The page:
Excerpt from manuscript in preparation, Oct 30, 2003
An ecosystem’s disturbance regime is defined by parameters describing the recurrence, location, and severity of natural disturbance such as fire, e.g., size, return interval, intensity (Pickett and White 1985, Turner et al. 1989, Johnson 1992). When disturbance is infrequent, average parameters can be hard to define as the frequency of the disturbance is of the same order of magnitude as changes in the causal factors such as decadal fluctuations and longer-term trends in climate, and human impacts (Zedler 1995, Keeley and Fotheringham 2003).
In southern California, the plant communities comprise species that tolerate fire by various methods of resistance or resilience, or in some cases require fire for regeneration (Keeley and Zedler 1978, Keeley 1986, Keeley, Zedler 1995). The shrublands that cover the greatest area in the foothills and remaining undeveloped coastal plain (Stephenson and Calcarone 1999) burn in stand-replacing fires (Keeley and Fotheringham 2001). Therefore, it is difficult to reconstruct fire histories and vegetation response using dendroecological methods (fire scars) that, when combined with palynological data, have proved so useful in forests (e.g., McBride and Laven 1976, Agee et al. 1978, Anderson and Carpenter 1991).
Charcoal in sediment cores, historical, and ethnographic data (Lewis 1973, Mensing et al. 1999, Keeley 2002) provide insights into long-term trends in the shrubland fire regime in southern California, but lack spatial detail. Detailed fire mapping has only been carried out for the 20th century, primarily during the modern period of fire suppression, while people have affected the fire regime in this region in various ways for 400 years during the historic period, and prehistorically throughout the Holocene (reviewed by Keeley and Fotheringham 2003).
The available data suggest that the in the second
half of the 20th century the frequency of small fires increased in southern,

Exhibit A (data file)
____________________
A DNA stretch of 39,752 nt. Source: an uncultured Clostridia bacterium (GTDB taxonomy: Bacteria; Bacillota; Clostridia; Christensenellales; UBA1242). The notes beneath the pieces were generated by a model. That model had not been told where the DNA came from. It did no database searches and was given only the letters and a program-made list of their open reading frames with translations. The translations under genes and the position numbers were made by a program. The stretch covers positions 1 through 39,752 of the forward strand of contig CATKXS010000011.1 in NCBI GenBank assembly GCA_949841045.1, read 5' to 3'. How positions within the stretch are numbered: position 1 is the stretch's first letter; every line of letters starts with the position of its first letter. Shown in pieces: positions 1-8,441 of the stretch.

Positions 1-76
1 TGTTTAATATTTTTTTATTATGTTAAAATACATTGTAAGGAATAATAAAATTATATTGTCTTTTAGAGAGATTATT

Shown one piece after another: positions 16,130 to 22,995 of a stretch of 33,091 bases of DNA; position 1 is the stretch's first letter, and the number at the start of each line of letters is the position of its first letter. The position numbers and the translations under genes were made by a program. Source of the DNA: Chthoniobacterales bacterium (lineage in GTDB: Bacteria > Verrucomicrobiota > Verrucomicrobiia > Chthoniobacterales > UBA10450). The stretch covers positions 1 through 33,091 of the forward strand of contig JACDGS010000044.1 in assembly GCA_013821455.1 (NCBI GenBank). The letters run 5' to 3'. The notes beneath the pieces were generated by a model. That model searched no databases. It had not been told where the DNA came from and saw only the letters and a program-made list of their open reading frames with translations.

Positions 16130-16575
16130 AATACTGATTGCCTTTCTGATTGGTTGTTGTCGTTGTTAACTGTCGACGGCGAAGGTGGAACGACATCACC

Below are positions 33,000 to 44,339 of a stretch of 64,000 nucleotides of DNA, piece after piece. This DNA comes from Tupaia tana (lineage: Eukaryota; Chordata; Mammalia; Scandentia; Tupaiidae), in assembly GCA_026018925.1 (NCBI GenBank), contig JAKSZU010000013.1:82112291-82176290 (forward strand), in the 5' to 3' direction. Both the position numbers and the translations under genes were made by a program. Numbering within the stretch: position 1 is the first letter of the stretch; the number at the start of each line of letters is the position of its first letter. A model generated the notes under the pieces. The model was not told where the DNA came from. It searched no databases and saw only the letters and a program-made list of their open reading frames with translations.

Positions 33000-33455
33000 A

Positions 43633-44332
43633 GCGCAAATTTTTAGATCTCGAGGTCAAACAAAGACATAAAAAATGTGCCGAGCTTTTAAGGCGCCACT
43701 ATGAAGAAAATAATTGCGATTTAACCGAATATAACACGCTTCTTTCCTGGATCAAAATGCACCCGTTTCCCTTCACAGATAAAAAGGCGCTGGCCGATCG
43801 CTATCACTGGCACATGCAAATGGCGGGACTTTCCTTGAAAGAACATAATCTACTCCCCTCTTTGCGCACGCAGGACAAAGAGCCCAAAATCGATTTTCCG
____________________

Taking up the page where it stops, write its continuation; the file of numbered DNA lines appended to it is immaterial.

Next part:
coastal California, while their average size decreased (Keeley et al. 1999,
Moritz 2003). In San Diego County, this has resulted in an increased rate
of burning (area burned per decade) in coastal shrublands (especially the
coastal sage scrub formation), although no trend could be detected for the
chaparral formation of the foothills and mountains, more distant from urban
development (Wells et al. submitted). This pattern is consistent with a causal
explanation of increased human-caused ignitions along the lower-elevation
wildlands-urban interface (with suppression efforts keeping many of those
fires small), contrasting with effective fire suppression in the upper-elevation
montane forests (Keeley and Fotheringham 2003, Wells et al. submitted).
It has also been suggested that 20th century fire
suppression has resulted in fewer, larger, high intensity fires in chaparral
owing to fuel accumulation (Minnich and Dezzani 1991, Chou et al. 1993, Minnich
1995, Minnich 2001) but the evidence for this has been refuted (Keeley and
Fotheringham 2001, Moritz 2003). For example, based on charcoal deposited
in marine sediments in the Santa Barbara Channel, it appears that for at least
560 years (predating the Spanish period) large fire events in the region have
been associated with extreme fire weather, and most of the land area burned
is consumed in those large fires (Moritz 1997, Mensing et al. 1999). This
suggests that modern fire suppression efforts have not increased the risk
of large fires by allowing fuel to build up.
For example, data for over 600 fires in the San Diego
Foothills and Mountains (Figure 1) from 1910-1999 show that the area burned
per decade during the historical period of fire suppression does not show
any increasing trend (Figure 2). Nor does fire size (Figure 3) – at
least there does not appear to be an increase in the number of very large
fires (>10,000 ha). More carefully analysis is required to determine if
the trend towards increasing numbers of small fires found in other parts of
southern California holds here. It may be because this study area excludes
the low elevation, coastal areas and therefore much of the urban-wildland
interface, that we do not see such a trend in these data. When fire history
data from all of San Diego County is considered, a trend towards increasing
area of low elevation coastal shrublands burned per decade is seen (Wells
et al. in press). Data are from the California
Department of Forestry Fire and Resource Assessment Program.
Figure 1 - The San Diego County portion of the Foothills and Mountains ecoregion (Stephenson and Calcarone 1999) showing the area burned by decade, 1910-1999.
Figure 2 - Area burned in the San Diego Foothills (Low Elev ~1000-4500 ft) and Mountains (High Elev <4500 ft) per decade (1=1910s… 9=1990s).
Figure 3 - Fire size (ha, Log scale) in the San Diego Foothills 1910-1999 (618 recorded fires).
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History in Southern California’s Shrublands and Forests
Dr. Janet Franklin, Professor, Department of Biology,
Adjunct Professor, Department of Geography, San Diego State University